'God will make a way,' girl writes after fire guts home
The hardships can be daunting when the house where you lived with your young son and daughter — the house you paid $520 a month to rent on wages you earn making sandwiches at Subway — is gutted in a fire.
Where will you live? Can you afford new clothes? And what about Christmas?
House fires like the one that tore through Whitney Waters’ place on Lynmore Circle off Antioch Road in southeast Macon the morning of Nov. 11 sometimes go unnoticed. They don’t always make the news.
Her children and grown sister escaped with their lives. Her daughter, Deja, who is 9, saw flames flashing behind a washing machine after breakfast, and everyone rushed outside. Firefighters arrived soon enough to keep the blaze from spreading.
At first glance from the street, their house hardly looks damaged. But its porch windows are boarded up. Its tan vinyl siding is melted in spots. The inside is ruined.
In the days before Thanksgiving, the Red Cross put them up in a motel.
They moved out last Sunday and have been staying with kin, but one night while they were still there, the motel room was home.
“We don’t have anywhere else to go,” Whitney Waters said. “I thank God for giving us a place to stay for right now.”
Deja, who dreams of becoming a gymnast, was sprawled on one of two double beds.
In a spiral notebook, she had written a message with marking pens: “God Will Make a Way.”
Waters, who at 26 is a shift manager at an east Macon Subway, is a single mother.
She was at work the morning of the fire.
“I just lost it. I had to calm myself down,” said Waters, who had raced home to find her children safe. “It hurt me so bad to see my babies standing outside without any shoes on their feet.”
Five nights later at the motel, while her 4-year-old son Terrance Jr. played with her cellphone, Waters helped Deja, a fourth-grader, alphabetize words and study spelling. Words like pterodactyl and recusant and piroutte.
Terrance Jr., at the end of the bed, piped up. “I like Spider-Man!”
Waters, a 2008 graduate of Central High School, was an accomplished singer. She sometimes sings the national anthem at local events. She has had jobs styling hair, doing office work and at Zaxby’s. She has been at Subway the past four years. “It’s a hard job,” she said. “I love it.”
Her adoptive mother died in 2009.
“From then on,” Waters said, “I just had to fend for myself.”
One keepsake she lost in the fire was a picture of her mom and a golden peacock figurine that had belonged to her mom. Thinking about the peacock brought tears.
“I didn’t want to cry,” Waters said, wiping her eyes. “I lost a lot of memories.”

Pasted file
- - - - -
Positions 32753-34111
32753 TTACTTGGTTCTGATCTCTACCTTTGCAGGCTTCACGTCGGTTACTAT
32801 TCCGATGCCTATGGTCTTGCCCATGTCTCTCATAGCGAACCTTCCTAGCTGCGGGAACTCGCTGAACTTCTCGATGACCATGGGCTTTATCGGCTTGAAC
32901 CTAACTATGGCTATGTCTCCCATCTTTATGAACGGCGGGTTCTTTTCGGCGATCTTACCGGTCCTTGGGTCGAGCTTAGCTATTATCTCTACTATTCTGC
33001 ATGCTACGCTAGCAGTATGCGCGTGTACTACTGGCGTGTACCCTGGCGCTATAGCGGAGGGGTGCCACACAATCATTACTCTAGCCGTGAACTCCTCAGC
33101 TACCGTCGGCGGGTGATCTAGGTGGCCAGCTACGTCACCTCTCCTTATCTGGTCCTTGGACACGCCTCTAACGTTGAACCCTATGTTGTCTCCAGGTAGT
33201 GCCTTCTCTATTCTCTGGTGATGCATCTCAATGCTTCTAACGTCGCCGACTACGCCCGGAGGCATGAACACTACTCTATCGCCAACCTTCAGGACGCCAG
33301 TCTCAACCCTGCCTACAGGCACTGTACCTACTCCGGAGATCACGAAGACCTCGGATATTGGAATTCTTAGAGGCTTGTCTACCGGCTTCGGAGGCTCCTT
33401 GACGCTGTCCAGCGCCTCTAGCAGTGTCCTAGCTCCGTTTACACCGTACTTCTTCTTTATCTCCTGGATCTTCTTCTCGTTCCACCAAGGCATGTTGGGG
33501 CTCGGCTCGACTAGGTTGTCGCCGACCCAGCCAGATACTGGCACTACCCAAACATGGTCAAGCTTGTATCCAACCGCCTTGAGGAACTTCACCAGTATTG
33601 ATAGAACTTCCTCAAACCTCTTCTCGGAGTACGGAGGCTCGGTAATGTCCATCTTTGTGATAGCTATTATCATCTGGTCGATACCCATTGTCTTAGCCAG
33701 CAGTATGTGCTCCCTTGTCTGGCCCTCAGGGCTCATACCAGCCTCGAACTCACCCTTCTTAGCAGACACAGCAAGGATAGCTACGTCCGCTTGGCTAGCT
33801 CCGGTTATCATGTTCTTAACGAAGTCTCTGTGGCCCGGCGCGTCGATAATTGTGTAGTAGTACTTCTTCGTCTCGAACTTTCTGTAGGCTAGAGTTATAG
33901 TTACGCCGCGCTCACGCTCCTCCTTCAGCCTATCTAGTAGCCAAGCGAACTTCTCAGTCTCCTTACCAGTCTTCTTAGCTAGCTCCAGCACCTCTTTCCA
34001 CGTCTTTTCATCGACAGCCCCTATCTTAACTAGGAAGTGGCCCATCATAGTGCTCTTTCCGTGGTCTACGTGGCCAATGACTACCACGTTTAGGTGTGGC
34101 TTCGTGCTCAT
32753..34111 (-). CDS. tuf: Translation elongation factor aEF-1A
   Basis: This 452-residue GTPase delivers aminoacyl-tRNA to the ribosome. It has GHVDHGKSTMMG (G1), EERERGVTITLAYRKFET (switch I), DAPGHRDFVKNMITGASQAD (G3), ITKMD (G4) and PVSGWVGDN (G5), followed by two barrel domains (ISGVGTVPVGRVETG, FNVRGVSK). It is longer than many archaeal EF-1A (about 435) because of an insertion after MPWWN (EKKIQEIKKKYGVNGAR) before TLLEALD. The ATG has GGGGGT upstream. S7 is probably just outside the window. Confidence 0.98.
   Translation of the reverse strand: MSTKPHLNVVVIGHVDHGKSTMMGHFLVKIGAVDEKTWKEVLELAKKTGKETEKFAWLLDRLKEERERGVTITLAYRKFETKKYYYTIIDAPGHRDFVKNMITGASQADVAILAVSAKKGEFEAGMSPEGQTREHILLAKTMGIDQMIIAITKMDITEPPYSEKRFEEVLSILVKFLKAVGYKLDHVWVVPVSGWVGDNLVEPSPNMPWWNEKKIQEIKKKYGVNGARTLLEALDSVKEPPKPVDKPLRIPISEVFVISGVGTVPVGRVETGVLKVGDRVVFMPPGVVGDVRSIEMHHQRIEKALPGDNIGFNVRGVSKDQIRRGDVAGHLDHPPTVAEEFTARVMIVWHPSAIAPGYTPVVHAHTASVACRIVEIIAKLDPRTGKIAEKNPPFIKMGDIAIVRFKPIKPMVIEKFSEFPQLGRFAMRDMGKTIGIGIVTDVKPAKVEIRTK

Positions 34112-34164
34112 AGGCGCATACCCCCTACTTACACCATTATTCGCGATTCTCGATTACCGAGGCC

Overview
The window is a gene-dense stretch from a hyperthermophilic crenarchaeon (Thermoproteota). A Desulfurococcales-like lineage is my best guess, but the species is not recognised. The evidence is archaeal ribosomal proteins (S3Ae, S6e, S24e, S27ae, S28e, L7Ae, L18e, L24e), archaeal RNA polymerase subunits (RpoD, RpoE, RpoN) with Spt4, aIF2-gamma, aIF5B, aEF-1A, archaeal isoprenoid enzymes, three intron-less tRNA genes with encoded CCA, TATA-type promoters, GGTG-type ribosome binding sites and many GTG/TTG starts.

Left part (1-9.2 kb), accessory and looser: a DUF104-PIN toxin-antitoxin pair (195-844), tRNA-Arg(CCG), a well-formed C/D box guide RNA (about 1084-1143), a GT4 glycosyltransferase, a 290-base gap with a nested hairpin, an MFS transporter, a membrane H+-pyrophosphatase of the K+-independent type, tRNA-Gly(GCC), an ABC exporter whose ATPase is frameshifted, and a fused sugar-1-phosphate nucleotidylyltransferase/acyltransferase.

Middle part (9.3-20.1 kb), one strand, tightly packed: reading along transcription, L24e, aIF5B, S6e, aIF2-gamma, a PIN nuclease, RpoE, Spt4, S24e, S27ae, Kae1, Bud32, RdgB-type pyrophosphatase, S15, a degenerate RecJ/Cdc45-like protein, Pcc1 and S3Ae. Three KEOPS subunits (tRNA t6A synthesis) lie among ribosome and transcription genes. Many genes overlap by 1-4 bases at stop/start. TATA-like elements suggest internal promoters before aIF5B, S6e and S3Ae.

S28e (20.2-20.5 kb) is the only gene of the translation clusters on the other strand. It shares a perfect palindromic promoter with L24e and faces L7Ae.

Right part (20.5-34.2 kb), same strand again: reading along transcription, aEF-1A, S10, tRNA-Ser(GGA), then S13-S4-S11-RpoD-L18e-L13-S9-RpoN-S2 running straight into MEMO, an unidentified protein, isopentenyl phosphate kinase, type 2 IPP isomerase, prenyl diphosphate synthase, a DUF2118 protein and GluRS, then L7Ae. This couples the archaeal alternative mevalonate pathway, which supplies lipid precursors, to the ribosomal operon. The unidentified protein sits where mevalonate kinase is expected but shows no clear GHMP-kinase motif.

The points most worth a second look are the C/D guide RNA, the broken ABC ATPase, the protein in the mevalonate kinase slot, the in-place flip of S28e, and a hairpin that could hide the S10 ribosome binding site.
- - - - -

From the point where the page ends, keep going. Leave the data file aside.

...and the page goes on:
She was referred to The Telegraph for this story by Loaves and Fishes Ministry of Macon, a charity on Martin Luther King Jr. Boulevard in downtown.
Waters had no idea, as she put, “that there was help out there like this.”
Each year The Telegraph, in its Reindeer Gang feature, publishes stories about locals who could use a hand at the holidays.
Asked what might help her get by, Waters said, “I really X myself out, because I always think about my children first. So it’s just the clothes, the shoes, the toys for them. Anything that could help, I would love it. I would appreciate it. I’m all for them.”
Then Waters thought a little more — about what for now seems an impossibility.
“The only thing I want for Christmas,” she said, “is a home.”
Editor’s note: To donate to Whitney Waters and her children, the subjects of today’s Reindeer Gang feature — the Telegraph’s annual profiles of people and families in need at the holidays — call Loaves and Fishes, the agency that has sponsored them, at 741-1007, or mail contributions to: Loaves and Fishes Ministry of Macon, P.O. Box 825, Macon, Georgia, 31202.
REINDEER GANG REVIEW:
The Telegraph profile of the Waters family, whose home was destroyed in a fire last month, concludes this year's Reindeer Gang profiles. The Reindeer Gang is an annual feature that looks to find help for people and families in need at the holidays. Those featured this year were:
- Johnathan Chatman, a 19-year-old landscaper in east Macon who is helping support a dozen brothers and sisters. To donate to him, call the Mentors Project of Bibb County at 765-8624.
- Brian Hill, a 45-year-old Fort Valley man, who in the aftermath of two strokes needs a handicap-accessible van. To donate to him, call Disability Connections at 741-1425.
- Clara Hunter, a 75-year-old Macon woman who needs help ridding her home of bedbugs. To donate to her, call Meals on Wheels of Middle Georgia at 745-9140.
- Joseph Pounds, 69, who decades ago was shot and seriously injured. He needs home repairs and a new wheelchair ramp. To donate to him, call Rebuilding Macon at 744-9808 or use the agency’s website at rebuildingmacon.org/donate.
- Whitney Waters, 26, of Macon, and her children, who recently lost their home in a fire. To donate to them, call Loaves and Fishes at 741-1007, or mail contributions to: Loaves and Fishes Ministry of Macon, P.O. Box 825, Macon, Georgia, 31202.